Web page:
chapter we deal only with fluids exhibiting Newtonian viscosity behaviour.

A good reference point to explore more historical evolution of such fluid me-
chanics concepts is Nemenyi (1962) and Tokaty (1971).


(1) by this we exclude from our present discussion, plasma-like state of matter
such as bio-plasma, the aurorae or corona discharge etc. wherein (instead
of distinct solid, liquid, gas) other states may exist where the conservation
laws may not hold. See Granger (1995) for the origin of this note.
(2) For a solid and fluid at rest, stress, the mechanical pressure and the
thermodynamic pressure are identical while for a fluid in motion, stress
and pressure are different and in principle, all three of them can have
different values. See chapter 2, section 2.4-3, of White (1991), for more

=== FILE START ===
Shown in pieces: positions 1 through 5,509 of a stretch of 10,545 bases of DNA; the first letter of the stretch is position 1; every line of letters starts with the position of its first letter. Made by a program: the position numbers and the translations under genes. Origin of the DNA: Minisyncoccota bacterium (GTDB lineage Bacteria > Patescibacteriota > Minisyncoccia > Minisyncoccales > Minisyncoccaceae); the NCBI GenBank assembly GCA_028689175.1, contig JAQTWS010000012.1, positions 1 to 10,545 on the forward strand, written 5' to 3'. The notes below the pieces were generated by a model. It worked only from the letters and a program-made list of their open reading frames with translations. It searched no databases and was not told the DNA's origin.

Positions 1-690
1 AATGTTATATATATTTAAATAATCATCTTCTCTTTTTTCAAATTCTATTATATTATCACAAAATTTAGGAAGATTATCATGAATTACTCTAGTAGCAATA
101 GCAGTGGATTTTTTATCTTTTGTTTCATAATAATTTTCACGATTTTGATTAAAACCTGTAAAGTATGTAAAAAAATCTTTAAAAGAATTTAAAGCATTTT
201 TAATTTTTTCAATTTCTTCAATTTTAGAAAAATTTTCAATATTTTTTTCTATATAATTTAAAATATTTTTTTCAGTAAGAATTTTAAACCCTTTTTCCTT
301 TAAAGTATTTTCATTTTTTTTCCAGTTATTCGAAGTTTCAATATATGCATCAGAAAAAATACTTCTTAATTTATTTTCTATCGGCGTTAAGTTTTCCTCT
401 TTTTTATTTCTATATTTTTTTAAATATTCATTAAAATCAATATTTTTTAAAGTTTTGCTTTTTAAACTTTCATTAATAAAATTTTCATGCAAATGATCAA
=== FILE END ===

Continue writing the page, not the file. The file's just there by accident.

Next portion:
(3) named after the British scientist Robert Hooke (1635 -1703). He was
originally employed by Robert Boyle in 1655 to work on the Boylean air
pump and five years later discovered this law of elasticity. He was also
the first man to state publicly all matter expands when heated and air is
composed of particles separated by large distances.
(4) we consult here, two English translations that covered material from all
of the three editions of the Principia published respectively in 1687, 1713
and 1729 (see the Reference section, for details).
(5) Although Newton probably had a strong reason for putting it as an hy-
pothesis, the concept of viscosity as a fundamental property of any fluid
nevertheless emerges only from that hypothesis. In the subsequent part
of section 9, Newton then uses this hypothesis to explain the motions
generated by an infinitely long cylinder and sphere rotating in a fluid, as